Devotion 3 in the series Psalm 46: God Is Our Refuge

4 Ways to Be Still and Know that I Am God

Inside: “Be still, and know that I am God.” Do you long to feel that type of deep and lasting peace? If we’re honest, we have trouble living out this concept. We hardly ever live sold out that God is God and we are not. Discover 4 ways to be still and know that I am God.4 Ways to Be Still and Know that I Am God

Headlines swirl, nations rage, marriages strain, children stray, storm clouds loom. We buckle under the weight of it all and try to prop each other up with these words:

“Be still, and know that I am God.” (Psalm 46:10 ESV)

It’s one of the most famous verses in the Bible. We put it on posters, we write it in encouragement cards, we say it during times of turmoil. We long to feel this type of deep and lasting peace.

Yet if we’re honest, we have trouble living it. We are rarely still, we rarely sleep without tossing and turning, and we hardly ever live sold out that God is God and we are not.

Well, then, what are we to do? How can we “cease striving” as some translate “be still”? How are we to accomplish such peace and trust?

The clues are back in verses 8 and 9 of Psalm 46.

Verse 8 tells us to “Behold the works of the Lord,” and it is fascinating to consider what those works might have been. Psalm 46 was likely written after the defeat of one of Judah’s enemies, probably a time when God clearly did the defeating–for example, when an angel of God destroyed the Assyrians in their camp (2 Chronicles 32:20-21). So verse 8 is a personal invitation to the people of Jerusalem to come look at the destruction of their enemies and witness God’s complete deliverance: He saved His people once again. It isn’t until verse 10 that God Himself tells us to “Be still, and know that I am God.”

So how are we to be still, or cease striving? We are to “behold the works of the Lord.”

4 Ways to Be Still and Know that He is God

When we “behold the works of the Lord,” we notice God’s deliverance, and this assures us that we can be still and know that He is God.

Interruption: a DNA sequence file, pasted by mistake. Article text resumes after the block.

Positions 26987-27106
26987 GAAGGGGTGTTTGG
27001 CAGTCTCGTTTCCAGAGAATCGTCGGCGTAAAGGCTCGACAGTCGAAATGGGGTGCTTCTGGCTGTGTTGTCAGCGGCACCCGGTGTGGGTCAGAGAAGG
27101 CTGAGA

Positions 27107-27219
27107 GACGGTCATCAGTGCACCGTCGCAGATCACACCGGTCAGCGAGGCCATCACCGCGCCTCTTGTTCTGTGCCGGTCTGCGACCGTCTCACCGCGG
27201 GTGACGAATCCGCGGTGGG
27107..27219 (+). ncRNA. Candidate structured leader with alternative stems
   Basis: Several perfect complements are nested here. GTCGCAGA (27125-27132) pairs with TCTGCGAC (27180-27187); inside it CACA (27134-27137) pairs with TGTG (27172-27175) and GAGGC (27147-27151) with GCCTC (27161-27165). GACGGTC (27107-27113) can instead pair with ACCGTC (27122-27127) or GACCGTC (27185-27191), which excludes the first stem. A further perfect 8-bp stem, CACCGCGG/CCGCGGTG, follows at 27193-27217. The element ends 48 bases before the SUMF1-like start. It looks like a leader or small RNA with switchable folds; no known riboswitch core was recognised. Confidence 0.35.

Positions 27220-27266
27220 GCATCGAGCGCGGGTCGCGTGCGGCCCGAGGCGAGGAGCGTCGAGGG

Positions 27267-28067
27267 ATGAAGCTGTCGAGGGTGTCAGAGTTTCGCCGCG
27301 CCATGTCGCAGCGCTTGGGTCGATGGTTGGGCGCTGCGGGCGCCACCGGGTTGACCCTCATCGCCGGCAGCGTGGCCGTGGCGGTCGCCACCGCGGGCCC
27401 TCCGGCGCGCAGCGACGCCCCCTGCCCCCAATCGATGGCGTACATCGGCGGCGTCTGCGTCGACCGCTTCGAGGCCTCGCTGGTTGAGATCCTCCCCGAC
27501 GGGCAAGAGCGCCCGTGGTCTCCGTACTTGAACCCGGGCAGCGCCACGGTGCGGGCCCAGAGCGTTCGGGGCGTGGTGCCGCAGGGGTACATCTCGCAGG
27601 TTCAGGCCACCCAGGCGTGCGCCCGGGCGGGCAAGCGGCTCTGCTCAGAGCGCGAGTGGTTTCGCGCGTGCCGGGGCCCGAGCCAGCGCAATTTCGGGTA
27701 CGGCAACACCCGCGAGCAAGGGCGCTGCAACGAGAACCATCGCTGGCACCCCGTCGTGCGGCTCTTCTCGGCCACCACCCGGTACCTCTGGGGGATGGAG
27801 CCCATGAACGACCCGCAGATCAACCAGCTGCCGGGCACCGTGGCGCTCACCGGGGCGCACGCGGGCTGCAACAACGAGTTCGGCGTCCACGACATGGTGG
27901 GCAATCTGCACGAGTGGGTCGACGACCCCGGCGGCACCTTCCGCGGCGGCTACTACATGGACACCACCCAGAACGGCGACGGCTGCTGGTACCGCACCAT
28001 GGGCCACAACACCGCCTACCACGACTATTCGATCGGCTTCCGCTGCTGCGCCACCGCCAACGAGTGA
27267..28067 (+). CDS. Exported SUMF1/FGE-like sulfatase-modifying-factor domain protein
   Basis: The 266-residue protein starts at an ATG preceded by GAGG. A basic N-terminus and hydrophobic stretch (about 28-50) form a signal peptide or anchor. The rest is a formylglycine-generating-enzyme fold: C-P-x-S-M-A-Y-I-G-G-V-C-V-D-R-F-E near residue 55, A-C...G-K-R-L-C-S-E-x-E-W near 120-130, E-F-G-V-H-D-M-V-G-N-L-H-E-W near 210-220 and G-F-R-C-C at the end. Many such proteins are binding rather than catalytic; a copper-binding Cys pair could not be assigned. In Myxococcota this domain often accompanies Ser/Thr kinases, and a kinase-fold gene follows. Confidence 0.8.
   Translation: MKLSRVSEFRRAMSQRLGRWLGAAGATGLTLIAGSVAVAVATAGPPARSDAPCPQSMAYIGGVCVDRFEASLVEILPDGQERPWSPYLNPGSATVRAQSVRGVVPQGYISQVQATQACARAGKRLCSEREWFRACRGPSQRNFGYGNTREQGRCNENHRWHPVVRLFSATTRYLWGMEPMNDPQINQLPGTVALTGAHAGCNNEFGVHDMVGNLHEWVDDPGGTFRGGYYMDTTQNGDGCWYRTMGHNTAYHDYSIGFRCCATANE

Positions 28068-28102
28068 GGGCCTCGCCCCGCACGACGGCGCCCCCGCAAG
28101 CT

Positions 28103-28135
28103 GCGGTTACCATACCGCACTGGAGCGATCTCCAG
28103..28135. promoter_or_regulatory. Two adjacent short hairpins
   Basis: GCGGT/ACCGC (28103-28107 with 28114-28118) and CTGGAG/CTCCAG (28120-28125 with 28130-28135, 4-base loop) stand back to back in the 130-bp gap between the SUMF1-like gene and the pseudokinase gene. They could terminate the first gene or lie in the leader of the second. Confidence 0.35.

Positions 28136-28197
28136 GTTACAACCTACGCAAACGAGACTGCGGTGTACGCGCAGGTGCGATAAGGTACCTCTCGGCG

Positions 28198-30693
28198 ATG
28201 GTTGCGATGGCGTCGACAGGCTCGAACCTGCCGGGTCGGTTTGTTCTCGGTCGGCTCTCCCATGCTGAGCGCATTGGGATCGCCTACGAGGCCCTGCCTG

Idea 1: Consider the Nations . . . and Turn Off the News

This psalm shows us that throughout time, people have been concerned about world events. Although the world situation as it comes to us through 24-hour news seems negative and out of control, this psalm reminds us that God is in charge of it all. In the midst of all of the turmoil, God is with us and will deliver His people.

What is something you’ve noticed in world affairs in the past or at the current time that shows that God is in control–that He is with us?

  • Perhaps you have read the stories of Jesus appearing to people in the Middle East in dreams and visions.
  • Remember when the Berlin Wall came down? God proved the impossible possible.
  • Have you considered the consequences had the Allies not won World War II?

Yes, conflicts still rage and injustice requires voice and action. But when we get anxious, it is helpful to remind ourselves what God has done–to “behold the works of the Lord.”

As part of this strategy, I encourage you to unfollow the caustic friend on Facebook and turn off the news for one day or one week. May I boldly say 24-hour news is not from the Lord? It is man-made, and instead of helping us to consider the works of the Lord, it causes us to be anxious about temporary problems and angry at people who disagree with us. This is not from God!

Do you remember what was going on in the news exactly one year ago today? Probably not. Why? Because that news has passed, and whatever was breaking that day did not, in the end, turn our world upside down as promised by the loud “Breaking News” music and fancy graphics. That news segment grabbed our attention for a few minutes, made money for sponsors, and took our focus off of the works of the Lord. Let’s take captive those thoughts and think on more honorable things:

Finally, brothers, whatever is true, whatever is honorable, whatever is just, whatever is pure, whatever is lovely, whatever is commendable, if there is any excellence, if there is anything worthy of praise, think about these things. (Philippians 4:8 ESV)

So, Idea 1, remind yourself what God has done in the nations, and focus on the Good News, not the 24-hour news.

Idea 2: Look Outdoors

One of my favorite ways to behold the works of the Lord–which, in turn, helps me to be still and know that He is God–is to look around while I am outdoors. You can notice the colors of the sky in the early morning, midday, and sunset. Try to count the shades of green in a maple tree. Ponder the transformation of a caterpillar to a butterfly and all that the process involves. Take in the fresh air, supplied in perfect amounts of nitrogen, oxygen, carbon dioxide, and water.